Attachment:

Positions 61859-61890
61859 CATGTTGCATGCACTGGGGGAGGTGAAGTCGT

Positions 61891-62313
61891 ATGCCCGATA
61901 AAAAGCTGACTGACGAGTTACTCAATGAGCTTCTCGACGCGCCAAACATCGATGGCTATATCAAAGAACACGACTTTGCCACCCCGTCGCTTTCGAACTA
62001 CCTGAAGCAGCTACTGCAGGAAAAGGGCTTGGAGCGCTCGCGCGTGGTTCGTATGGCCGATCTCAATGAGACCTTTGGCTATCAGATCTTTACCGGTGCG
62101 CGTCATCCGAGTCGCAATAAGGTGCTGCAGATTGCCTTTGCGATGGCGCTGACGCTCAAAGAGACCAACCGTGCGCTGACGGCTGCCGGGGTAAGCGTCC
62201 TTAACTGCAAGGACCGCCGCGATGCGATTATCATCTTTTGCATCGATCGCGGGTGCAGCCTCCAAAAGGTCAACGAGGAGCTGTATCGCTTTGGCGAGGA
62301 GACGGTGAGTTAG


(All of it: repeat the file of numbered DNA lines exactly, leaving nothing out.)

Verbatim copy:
Positions 61859-61890
61859 CATGTTGCATGCACTGGGGGAGGTGAAGTCGT

Positions 61891-62313
61891 ATGCCCGATA
61901 AAAAGCTGACTGACGAGTTACTCAATGAGCTTCTCGACGCGCCAAACATCGATGGCTATATCAAAGAACACGACTTTGCCACCCCGTCGCTTTCGAACTA
62001 CCTGAAGCAGCTACTGCAGGAAAAGGGCTTGGAGCGCTCGCGCGTGGTTCGTATGGCCGATCTCAATGAGACCTTTGGCTATCAGATCTTTACCGGTGCG
62101 CGTCATCCGAGTCGCAATAAGGTGCTGCAGATTGCCTTTGCGATGGCGCTGACGCTCAAAGAGACCAACCGTGCGCTGACGGCTGCCGGGGTAAGCGTCC
62201 TTAACTGCAAGGACCGCCGCGATGCGATTATCATCTTTTGCATCGATCGCGGGTGCAGCCTCCAAAAGGTCAACGAGGAGCTGTATCGCTTTGGCGAGGA
62301 GACGGTGAGTTAG